Ligon Duncan’s words have been haunting me since that morning at T4G: “When we look at our disappointments, we’ll see what we love.” It was a message by a minister about ministers and for ministers, but the shoe is a universal fit. To put his point another way, when what goes wrong infuriates us, when what we lose depresses us, or what we failed to get frustrates us, we’ve uncovered our idols. Sifting through a few of my disappointments later that night and comparing them to my love for Christ, was unsettling.
The Westminster Shorter Catechism contends that the chief objective of man is to glorify God and enjoy Him forever. If you’re kind of fuzzy on “glorify” you may plow right ahead to get to “enjoy Him forever”. Which most Christians would say, “Yeah, I plan to enjoy Him forever”. Heaven, right? But forever starts at the moment of regeneration, long before we die and go to be with the Lord. So here’s the question, am I enjoying Him…, NOW? Especially even in my disappointments? Am I satisfied in him even as my life goes down the toilet?
In the Gospel in Life study our CARE group went through, Tim Keller defines an idol: Why do we lie, or fail to love, or break our promises, or live selfishly? Of course, the general answer is “Because we are weak and sinful,” but the specific answer is that there is something besides Jesus Christ that we feel we must have to be happy, something that is more important to our heart than God, something that is enslaving our heart through inordinate desires. The key to change (and even to self-understanding) is therefore to identify the idols of the heart.”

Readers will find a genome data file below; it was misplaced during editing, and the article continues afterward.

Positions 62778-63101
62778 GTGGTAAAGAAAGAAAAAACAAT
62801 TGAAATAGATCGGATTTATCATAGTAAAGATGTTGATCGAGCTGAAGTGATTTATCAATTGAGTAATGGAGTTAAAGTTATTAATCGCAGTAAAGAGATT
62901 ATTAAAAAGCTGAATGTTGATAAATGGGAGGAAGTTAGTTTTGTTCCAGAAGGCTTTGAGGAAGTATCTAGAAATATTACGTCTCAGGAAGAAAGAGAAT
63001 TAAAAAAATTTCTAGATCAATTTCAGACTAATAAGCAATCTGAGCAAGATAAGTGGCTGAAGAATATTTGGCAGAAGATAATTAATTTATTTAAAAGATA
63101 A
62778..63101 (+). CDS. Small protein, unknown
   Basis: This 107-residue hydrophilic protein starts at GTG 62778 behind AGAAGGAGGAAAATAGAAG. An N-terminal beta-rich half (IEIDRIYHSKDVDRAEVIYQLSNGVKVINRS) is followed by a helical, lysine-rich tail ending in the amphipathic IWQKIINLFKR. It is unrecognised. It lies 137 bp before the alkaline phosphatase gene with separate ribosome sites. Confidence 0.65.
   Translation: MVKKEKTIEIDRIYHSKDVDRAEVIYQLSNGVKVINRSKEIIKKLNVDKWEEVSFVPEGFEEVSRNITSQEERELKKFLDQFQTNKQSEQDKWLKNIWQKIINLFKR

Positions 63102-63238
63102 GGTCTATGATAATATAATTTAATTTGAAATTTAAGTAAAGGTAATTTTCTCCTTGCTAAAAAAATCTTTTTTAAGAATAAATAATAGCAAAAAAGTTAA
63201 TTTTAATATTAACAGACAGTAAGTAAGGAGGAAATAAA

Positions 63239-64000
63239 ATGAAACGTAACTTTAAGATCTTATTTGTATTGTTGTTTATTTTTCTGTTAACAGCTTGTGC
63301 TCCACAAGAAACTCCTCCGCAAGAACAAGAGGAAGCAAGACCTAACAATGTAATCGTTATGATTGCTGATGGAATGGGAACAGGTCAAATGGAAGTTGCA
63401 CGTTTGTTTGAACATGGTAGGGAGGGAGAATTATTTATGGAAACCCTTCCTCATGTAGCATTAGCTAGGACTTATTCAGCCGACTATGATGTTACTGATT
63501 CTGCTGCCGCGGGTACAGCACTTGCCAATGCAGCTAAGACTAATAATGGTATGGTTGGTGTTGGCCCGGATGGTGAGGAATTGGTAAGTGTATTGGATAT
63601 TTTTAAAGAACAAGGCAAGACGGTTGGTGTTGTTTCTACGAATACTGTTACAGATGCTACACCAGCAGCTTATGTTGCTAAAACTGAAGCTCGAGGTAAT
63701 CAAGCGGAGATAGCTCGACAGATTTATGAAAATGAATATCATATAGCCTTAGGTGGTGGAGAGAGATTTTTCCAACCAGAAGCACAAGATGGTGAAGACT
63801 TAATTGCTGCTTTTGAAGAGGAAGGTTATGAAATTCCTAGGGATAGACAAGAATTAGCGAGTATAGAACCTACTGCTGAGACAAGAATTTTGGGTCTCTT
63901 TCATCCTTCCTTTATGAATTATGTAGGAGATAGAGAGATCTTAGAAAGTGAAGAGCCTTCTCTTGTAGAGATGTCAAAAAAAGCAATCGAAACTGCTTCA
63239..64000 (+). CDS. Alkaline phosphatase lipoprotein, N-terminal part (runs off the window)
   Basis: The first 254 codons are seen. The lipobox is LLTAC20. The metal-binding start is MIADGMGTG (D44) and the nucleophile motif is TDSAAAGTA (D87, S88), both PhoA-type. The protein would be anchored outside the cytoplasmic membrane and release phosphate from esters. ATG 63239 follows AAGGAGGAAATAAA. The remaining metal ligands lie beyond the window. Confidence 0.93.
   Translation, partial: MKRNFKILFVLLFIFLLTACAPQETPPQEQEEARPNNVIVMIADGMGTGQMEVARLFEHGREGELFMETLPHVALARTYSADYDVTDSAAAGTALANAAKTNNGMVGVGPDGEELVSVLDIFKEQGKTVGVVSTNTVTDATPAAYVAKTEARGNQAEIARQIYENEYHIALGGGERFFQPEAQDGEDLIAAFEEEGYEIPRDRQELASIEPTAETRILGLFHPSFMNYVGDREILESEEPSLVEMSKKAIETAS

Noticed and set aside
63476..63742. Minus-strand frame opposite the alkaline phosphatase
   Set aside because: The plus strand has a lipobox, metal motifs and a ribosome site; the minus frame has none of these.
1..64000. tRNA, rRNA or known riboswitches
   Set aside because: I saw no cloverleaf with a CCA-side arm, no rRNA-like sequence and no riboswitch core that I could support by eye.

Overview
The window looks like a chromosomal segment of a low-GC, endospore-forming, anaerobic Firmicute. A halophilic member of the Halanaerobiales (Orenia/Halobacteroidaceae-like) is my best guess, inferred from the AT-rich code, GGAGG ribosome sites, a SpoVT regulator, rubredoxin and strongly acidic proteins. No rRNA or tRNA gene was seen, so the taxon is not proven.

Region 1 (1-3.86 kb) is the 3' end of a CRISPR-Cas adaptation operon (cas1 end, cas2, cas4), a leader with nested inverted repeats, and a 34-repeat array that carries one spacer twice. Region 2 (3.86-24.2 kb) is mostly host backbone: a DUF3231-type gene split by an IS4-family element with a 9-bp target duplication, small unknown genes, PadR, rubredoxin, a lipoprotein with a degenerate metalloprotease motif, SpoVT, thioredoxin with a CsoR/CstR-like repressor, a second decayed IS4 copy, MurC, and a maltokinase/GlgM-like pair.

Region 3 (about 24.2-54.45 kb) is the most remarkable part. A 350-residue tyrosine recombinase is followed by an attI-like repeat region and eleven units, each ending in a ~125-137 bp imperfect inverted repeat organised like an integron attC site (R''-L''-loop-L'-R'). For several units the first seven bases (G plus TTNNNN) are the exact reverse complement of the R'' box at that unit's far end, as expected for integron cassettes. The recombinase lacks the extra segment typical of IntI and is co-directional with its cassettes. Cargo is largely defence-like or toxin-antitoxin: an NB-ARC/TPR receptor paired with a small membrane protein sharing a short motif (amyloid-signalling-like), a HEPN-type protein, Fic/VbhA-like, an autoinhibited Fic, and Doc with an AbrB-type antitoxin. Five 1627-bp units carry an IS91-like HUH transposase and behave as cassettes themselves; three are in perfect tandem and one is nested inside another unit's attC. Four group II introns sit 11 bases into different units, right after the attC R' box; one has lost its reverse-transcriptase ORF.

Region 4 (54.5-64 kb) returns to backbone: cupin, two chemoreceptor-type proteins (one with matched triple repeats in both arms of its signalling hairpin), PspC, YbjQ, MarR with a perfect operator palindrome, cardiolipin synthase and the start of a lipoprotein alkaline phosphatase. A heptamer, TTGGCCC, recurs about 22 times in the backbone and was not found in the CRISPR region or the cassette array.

Hey, I enjoy God!
Maybe in reality I enjoy Him only if everything else I treasure goes my way. If my financial situation tanks, I really don’t find much joy in Christ despite Him delivering me from damnation. If my teenagers are just one disaster away from going down the tubes, I really don’t find much joy in what God’s done for me. (That comes later once they straighten out.) If I want to be married but am not, I have to admit God isn’t much of a compensation for me. If a dear friend stops taking my calls, God’s peace does not offset what I’ve lost. I enjoy God as long as my idols are present, clean, polished, intact.
If it’s sounds like I’m piling on people who are suffering and trivializing their heartaches, I plead innocent. And, to state up front that in all of us, dismantling or at least demoting idols, is a lifelong campaign. But no one tackles idols before ID’ing them. This is one more way to do that: what disappoints you?